The movement shares with that of the Arts and Crafts the concern of having non-period-imitative styling, looking rather to nature and organic form for inspiration. It was most effective in the production of utility goods, for example fabrics and books. It entered into architecture through use in decorative elements in public buildings having utility functions and commercial concerns particularly in the interiors of cafe's, department store and libraries. Some extant South African examples are Green Hanson Hotel (1901, originally the Imperial and now incorporated into the Inn-on-the-Square, architect: Parker), Tudor Chambers (1904, Pretoria; John Ellis), Port Elizabeth Public Library (1902; architect H Cheers [British]).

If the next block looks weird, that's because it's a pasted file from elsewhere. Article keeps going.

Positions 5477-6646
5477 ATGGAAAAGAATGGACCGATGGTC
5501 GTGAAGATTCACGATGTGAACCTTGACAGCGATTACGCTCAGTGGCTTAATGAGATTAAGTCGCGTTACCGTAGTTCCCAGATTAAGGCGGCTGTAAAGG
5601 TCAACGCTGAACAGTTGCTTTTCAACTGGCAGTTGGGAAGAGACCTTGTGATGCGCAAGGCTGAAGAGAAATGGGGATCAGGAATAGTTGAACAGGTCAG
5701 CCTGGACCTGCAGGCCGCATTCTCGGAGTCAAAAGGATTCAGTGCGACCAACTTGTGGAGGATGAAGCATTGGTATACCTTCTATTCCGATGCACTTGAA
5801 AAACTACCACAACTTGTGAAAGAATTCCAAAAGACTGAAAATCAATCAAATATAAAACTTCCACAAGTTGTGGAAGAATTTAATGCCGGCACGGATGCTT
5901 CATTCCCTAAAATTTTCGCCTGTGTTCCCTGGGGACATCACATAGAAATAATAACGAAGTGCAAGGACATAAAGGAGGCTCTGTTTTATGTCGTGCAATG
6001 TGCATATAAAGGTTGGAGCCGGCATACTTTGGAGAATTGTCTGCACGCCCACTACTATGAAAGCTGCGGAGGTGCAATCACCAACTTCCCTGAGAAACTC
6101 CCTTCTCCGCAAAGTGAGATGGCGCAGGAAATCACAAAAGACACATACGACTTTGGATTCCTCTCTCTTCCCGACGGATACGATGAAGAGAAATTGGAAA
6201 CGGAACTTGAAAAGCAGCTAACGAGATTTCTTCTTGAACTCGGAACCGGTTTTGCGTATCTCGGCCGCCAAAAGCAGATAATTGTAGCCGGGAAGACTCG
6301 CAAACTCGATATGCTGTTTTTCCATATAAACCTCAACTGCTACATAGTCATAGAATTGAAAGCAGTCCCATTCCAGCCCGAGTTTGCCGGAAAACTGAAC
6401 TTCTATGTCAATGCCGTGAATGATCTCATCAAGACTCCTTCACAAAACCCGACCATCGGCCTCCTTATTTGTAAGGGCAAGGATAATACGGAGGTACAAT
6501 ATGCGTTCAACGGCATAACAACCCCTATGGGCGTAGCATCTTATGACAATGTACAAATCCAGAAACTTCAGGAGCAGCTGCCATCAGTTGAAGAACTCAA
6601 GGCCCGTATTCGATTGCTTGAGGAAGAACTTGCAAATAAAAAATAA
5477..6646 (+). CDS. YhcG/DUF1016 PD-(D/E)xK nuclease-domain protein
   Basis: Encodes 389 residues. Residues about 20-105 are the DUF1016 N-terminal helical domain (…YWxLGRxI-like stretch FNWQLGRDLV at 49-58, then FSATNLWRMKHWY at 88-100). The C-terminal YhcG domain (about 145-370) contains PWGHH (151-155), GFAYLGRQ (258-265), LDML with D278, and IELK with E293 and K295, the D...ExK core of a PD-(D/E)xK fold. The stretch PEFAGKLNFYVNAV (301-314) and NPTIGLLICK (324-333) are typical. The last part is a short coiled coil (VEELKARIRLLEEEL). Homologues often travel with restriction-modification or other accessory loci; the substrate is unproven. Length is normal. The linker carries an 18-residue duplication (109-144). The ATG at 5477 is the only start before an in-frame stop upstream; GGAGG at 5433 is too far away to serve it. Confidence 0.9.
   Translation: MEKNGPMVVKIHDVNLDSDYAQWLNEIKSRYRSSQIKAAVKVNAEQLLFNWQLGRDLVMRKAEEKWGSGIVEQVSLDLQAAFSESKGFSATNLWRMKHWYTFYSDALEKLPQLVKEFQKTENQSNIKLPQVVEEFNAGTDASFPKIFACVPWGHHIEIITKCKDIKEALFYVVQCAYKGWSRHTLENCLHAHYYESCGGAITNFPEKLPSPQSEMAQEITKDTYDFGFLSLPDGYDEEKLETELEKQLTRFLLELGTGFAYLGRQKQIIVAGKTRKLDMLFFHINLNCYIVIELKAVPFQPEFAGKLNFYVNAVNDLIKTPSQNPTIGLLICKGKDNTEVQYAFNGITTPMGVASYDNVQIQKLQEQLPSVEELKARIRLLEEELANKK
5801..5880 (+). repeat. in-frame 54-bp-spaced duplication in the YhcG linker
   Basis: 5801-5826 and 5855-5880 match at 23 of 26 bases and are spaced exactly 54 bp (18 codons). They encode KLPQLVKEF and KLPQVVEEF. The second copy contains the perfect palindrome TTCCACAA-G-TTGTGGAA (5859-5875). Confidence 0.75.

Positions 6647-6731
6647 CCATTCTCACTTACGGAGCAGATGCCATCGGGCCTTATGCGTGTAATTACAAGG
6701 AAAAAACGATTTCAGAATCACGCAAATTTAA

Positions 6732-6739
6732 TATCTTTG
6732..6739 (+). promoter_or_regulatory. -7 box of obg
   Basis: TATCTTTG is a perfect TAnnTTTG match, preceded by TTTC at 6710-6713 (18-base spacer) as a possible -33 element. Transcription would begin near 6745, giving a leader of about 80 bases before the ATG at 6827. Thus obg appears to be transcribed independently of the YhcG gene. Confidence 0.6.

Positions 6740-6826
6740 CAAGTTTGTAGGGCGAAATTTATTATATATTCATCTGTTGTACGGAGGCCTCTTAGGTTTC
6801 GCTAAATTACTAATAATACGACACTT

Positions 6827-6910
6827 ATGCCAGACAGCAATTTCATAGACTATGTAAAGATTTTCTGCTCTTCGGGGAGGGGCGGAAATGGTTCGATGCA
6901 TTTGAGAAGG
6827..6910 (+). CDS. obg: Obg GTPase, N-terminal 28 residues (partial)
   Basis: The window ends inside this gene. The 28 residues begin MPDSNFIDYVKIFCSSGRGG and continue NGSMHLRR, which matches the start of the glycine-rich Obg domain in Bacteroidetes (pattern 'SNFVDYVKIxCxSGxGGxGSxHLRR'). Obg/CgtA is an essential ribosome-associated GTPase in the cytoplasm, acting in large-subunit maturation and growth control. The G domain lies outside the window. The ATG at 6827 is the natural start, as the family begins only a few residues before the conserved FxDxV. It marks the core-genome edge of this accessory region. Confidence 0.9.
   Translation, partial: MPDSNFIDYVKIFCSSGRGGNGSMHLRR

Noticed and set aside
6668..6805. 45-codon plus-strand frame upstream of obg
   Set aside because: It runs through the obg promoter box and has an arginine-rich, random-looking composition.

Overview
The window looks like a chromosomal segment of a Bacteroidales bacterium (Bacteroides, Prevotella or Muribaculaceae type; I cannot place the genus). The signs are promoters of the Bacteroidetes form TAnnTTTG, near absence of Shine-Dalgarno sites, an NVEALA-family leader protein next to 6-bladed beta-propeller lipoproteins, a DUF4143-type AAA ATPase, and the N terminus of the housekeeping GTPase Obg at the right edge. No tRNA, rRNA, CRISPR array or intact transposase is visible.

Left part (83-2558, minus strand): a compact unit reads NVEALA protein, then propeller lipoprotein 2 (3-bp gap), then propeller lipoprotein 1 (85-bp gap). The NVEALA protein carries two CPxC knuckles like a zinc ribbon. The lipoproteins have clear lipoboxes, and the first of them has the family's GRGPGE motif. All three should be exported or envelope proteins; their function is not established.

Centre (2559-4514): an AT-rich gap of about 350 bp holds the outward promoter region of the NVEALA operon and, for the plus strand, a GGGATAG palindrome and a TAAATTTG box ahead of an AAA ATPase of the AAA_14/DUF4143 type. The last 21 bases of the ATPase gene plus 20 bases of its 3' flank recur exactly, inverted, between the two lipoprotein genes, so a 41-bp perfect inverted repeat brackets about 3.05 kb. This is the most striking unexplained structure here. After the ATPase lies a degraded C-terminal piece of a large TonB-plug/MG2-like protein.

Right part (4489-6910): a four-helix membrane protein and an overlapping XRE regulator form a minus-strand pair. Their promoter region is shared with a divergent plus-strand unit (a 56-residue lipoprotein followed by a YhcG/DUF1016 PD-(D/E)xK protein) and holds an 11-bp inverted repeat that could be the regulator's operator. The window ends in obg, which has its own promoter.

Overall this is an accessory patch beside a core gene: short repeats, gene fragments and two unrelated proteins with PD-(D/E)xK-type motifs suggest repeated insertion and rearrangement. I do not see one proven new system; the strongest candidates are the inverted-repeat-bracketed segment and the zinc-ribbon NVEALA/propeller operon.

In Northern Europe the term is Jugendstijl, Arte joven in Spain, Arte nova in Portugal, Arte nuova in Italy, and Nieuwe kunst in the Netherlands.